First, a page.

Outlaw the democratic right to protest; arrest those who are charged with monitoring police behaviour; demonise and ‘other’ particular groups in society who are too weak and vulnerable to resist; create a climate in which the general population doesn’t care what happens to those who are being demonised.  That is the line at the end of which, if people allow it to be built, the concentration camps lie in wait.**




From David Maughan Brown in York: Human rights?

Gagged and bound

March 19th

The past few days have been largely taken up with the preparation for, and time spent in, interviewing short-listed applicants for the University of York’s Centre for Applied Human Rights Protective Fellowship Scheme for human rights defenders ‘at risk’, and the selection process for another cohort of ‘Arctivist’ projects bringing artists and activists together from a range of different countries around the world to produce artistic responses to the Covid-19 pandemic and the different ways in which authoritarian governments have exploited the pandemic as an excuse for further repression.

Brazil, India, Turkey, Zimbabwe, Thailand, El Salvador, Uganda, Mexico, China, Belarus, Malawi, Indonesia….the list of repressive countries from where the arctivist bids come goes on and on, and the contextual accounts of the different ways in which the various states have been taking advantage of the pandemic to abuse their citizens makes for depressing reading.  The interviews with the sometimes visibly stressed human rights defenders are often harrowing: they are all, by definition, at risk – usually from the State, or surrogates who do the State’s extrajudicial killings on its behalf, but in one case from Islamist extremists. One wishes one could find the funding to bring them all to York to take courses in cyber- and other security, and to get them away from the dangers they face, if only for six months.   Six of the nine human rights defenders we interviewed were women, two from the Far East, two from Central and South America, one from the Middle East and one from North Africa, all doing really important work.  One, who had had to flee her own country to avoid being killed, leaving her two children behind with her parents and was desperate to find somewhere to go where she could be reunited with her children, had to be turned down for a Fellowship because she would have been an asylum-risk and could have put the university’s license to recruit international students at risk.  The UK State doesn’t like asylum seekers.

Throughout the arctivist selection meeting, and all six, hour-long, interviews this week, the image of a face-masked young woman forced down on the ground, being leant on and handcuffed by two male policemen, hovered uncomfortably at the back of my mind.   She had made the mistake of attending a vigil in memory of another young woman who had been kidnapped and murdered by a man, who just happened to be a policeman.   The woman in the photograph above had been thrown to the ground and handcuffed because the vigil was contravening the Covid-19 regulations. The courts had ruled that protests per se are not illegal, but this one was illegal because the police commanders had refused to meet the organisers to discuss how it might be possible to hold a vigil that didn’t contravene the Covid-19 regulations.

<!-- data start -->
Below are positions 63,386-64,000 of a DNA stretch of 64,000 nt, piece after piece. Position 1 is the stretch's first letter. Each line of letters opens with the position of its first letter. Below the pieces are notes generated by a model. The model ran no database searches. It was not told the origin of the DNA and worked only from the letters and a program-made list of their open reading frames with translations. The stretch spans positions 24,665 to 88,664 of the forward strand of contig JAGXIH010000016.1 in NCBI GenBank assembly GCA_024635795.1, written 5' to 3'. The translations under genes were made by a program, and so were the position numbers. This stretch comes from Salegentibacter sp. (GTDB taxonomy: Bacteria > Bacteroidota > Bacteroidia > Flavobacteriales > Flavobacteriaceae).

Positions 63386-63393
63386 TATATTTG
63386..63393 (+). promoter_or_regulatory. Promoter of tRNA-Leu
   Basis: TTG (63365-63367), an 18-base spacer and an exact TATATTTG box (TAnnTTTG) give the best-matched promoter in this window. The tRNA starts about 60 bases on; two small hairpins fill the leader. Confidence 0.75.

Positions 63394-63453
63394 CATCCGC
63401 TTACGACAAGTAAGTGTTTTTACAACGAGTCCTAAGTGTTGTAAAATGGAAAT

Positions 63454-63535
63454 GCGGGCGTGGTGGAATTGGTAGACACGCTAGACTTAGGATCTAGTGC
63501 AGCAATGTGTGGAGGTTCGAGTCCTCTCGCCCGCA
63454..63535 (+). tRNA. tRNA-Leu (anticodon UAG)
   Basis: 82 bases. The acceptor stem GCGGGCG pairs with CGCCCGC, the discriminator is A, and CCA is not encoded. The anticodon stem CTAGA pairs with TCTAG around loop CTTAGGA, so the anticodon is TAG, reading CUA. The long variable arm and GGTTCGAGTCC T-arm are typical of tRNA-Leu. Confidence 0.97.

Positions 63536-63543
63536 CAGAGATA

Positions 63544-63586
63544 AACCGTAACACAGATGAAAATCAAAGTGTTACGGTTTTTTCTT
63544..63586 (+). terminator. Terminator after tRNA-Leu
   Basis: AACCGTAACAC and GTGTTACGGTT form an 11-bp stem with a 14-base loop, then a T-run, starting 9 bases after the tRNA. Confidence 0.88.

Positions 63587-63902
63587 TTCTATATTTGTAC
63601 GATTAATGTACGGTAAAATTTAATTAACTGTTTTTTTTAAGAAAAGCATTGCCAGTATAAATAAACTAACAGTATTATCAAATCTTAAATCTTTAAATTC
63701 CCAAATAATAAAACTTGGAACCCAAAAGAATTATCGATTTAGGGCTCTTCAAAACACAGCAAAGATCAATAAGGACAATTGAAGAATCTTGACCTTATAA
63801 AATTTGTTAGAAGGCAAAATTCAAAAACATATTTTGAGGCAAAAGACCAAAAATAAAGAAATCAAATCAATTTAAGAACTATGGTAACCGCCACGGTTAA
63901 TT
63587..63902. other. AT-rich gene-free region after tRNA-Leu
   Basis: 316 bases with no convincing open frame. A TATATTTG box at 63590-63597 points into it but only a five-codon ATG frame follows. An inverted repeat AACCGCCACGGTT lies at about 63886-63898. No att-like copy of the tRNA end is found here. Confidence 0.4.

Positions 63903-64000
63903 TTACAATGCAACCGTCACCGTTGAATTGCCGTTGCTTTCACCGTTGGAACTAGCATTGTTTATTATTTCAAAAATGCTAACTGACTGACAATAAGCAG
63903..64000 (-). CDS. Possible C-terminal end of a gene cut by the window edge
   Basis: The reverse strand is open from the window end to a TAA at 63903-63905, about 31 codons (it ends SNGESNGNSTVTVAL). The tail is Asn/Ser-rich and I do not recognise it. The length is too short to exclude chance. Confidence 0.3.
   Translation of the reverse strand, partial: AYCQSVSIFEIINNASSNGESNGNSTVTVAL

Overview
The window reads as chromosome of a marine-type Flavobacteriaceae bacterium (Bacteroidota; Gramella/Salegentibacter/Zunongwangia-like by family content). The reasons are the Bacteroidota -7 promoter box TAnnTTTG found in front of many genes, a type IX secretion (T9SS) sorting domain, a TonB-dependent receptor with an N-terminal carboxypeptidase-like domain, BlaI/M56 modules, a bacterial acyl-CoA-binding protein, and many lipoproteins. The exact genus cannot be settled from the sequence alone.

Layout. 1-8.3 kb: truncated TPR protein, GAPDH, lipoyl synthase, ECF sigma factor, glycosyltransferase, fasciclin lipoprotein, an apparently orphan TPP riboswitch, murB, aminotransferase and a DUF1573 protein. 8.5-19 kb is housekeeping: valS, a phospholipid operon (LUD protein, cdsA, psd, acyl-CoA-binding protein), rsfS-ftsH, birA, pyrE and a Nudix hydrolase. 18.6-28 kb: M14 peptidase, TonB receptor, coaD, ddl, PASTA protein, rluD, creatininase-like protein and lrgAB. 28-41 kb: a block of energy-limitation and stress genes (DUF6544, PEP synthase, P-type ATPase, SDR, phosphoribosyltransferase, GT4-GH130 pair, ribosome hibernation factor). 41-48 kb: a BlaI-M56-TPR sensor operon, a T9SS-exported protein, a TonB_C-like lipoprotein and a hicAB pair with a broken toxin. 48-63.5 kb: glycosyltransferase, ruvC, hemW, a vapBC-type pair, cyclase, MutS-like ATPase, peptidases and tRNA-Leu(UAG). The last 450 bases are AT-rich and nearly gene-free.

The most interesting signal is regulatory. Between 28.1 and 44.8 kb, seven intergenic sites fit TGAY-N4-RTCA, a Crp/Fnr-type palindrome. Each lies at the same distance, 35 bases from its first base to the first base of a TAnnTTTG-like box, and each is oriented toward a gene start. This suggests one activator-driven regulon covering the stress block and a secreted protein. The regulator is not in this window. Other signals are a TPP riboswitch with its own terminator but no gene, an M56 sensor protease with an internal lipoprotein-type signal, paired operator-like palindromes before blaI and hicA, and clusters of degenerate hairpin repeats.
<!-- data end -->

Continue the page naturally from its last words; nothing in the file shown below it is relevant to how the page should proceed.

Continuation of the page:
I also found myself wondering where – China? Brazil? – I would find the closest parallel to a repressive government that would like to make the maximum ten-year penalty for causing ‘serious annoyance or inconvenience’ during a protest more draconian than the usual penalty for rape.  The Police, Crime, Sentencing and Courts Bill that is currently being rushed through our Parliament has provoked more than 700 UK legal academics into writing a letter to Boris Johnson condemning the bill’s attack on the democratic right to protest and warning of ‘an alarming extension of state control over legal assembly’, and ‘an existential attack on the right to protest.’ *  Where else in the world, for that matter – Zimbabwe? Belarus? the Philippines? – would a government want to make provision for its authoritarian home secretary to bypass parliament in the process of arbitrarily altering the definition of behaviour for which people could be prosecuted?  As Dr Joanna Gilmore, the coordinator of the letter, put it: ‘It is a mark of concern not only about the bill’s fundamental attack on the right to protest peacefully – which is an absolute right in any democracy – but also about the speed at which this is being rushed through, in the context of a pandemic and without proper consultation.’   It isn’t only the authoritarian governments of third-world countries that are taking advantage of the pandemic to hurry through repressive anti-democratic legislation.   I very much doubt that if the 700 signatories had addressed their letter to Father Christmas it could have been any more of a waste of their time.

What the vigil was actually about is in danger of being lost in the resulting brouhaha.  The family and friends of Sarah Everard are grieving for a young woman snatched off our streets and murdered.  That has brought to the surface the fears of so many women as they go nervously about their daily lives, and it has focussed our national consciousness, however fleetingly, on what can be done to make women safer and enable them to feel safer.  As we think of Sarah Everard’s family and friends in their grief, we should spare a thought also for the family and friends of Claudia Lawrence, who worked at the University of York and was snatched from our streets on her way to work twelve years ago.   Yesterday was the anniversary of her disappearance.  Her father, Peter, who tried tirelessly to find out what had happened to his daughter, died last month without ever getting an answer to the question that had preoccupied him all through the last tortured years of his life.  One can only hope he has found peace at last.